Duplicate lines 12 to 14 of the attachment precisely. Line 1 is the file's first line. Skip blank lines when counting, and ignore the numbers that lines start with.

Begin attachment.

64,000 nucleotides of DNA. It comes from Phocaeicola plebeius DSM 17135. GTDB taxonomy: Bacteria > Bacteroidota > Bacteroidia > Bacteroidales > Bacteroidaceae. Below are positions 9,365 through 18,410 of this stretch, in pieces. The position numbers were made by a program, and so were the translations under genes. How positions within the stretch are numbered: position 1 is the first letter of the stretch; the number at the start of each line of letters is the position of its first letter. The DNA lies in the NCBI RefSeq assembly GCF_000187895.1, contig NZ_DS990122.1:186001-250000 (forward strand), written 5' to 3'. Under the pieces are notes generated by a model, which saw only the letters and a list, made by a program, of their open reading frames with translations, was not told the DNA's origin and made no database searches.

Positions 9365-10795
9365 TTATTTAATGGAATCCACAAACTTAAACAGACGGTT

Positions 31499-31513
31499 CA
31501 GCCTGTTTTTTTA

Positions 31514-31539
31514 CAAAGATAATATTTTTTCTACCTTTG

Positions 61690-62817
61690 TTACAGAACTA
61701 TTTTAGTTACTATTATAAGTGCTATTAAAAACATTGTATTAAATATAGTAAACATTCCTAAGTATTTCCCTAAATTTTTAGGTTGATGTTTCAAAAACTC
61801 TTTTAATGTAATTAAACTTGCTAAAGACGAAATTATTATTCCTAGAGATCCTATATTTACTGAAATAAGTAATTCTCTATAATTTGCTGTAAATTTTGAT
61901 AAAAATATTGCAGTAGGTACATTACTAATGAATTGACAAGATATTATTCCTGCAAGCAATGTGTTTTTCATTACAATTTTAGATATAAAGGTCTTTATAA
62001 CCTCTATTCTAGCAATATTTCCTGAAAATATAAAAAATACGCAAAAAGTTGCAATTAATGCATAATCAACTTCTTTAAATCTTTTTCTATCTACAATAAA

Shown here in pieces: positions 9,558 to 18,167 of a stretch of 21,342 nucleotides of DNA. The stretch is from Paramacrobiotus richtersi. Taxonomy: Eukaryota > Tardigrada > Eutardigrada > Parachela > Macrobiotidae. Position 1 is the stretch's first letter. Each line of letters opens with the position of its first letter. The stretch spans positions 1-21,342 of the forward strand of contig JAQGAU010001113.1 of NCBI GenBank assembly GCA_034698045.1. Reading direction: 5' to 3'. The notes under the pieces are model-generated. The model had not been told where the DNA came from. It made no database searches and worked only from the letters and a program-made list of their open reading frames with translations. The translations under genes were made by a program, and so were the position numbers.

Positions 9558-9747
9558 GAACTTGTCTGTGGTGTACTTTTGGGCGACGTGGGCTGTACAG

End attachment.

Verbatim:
61801 TTTTAATGTAATTAAACTTGCTAAAGACGAAATTATTATTCCTAGAGATCCTATATTTACTGAAATAAGTAATTCTCTATAATTTGCTGTAAATTTTGAT
61901 AAAAATATTGCAGTAGGTACATTACTAATGAATTGACAAGATATTATTCCTGCAAGCAATGTGTTTTTCATTACAATTTTAGATATAAAGGTCTTTATAA
62001 CCTCTATTCTAGCAATATTTCCTGAAAATATAAAAAATACGCAAAAAGTTGCAATTAATGCATAATCAACTTCTTTAAATCTTTTTCTATCTACAATAAA